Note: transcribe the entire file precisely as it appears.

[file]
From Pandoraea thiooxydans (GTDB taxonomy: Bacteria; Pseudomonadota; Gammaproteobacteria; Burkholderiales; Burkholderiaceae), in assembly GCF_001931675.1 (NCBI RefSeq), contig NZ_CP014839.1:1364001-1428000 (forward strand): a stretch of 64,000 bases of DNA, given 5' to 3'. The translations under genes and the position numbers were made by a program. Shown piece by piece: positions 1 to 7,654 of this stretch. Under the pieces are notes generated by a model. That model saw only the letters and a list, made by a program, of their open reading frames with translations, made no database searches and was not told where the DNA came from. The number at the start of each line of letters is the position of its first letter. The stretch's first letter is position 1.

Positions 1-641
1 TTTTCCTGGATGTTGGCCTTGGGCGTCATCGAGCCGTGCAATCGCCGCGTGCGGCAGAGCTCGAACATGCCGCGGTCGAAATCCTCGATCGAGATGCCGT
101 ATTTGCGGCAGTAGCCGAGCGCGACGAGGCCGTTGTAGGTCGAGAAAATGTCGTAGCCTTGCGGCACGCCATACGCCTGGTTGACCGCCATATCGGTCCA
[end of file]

From Pandoraea thiooxydans (GTDB taxonomy: Bacteria; Pseudomonadota; Gammaproteobacteria; Burkholderiales; Burkholderiaceae), in assembly GCF_001931675.1 (NCBI RefSeq), contig NZ_CP014839.1:1364001-1428000 (forward strand): a stretch of 64,000 bases of DNA, given 5' to 3'. The translations under genes and the position numbers were made by a program. Shown piece by piece: positions 1 to 7,654 of this stretch. Under the pieces are notes generated by a model. That model saw only the letters and a list, made by a program, of their open reading frames with translations, made no database searches and was not told where the DNA came from. The number at the start of each line of letters is the position of its first letter. The stretch's first letter is position 1.

Positions 1-641
1 TTTTCCTGGATGTTGGCCTTGGGCGTCATCGAGCCGTGCAATCGCCGCGTGCGGCAGAGCTCGAACATGCCGCGGTCGAAATCCTCGATCGAGATGCCGT
101 ATTTGCGGCAGTAGCCGAGCGCGACGAGGCCGTTGTAGGTCGAGAAAATGTCGTAGCCTTGCGGCACGCCATACGCCTGGTTGACCGCCATATCGGTCCA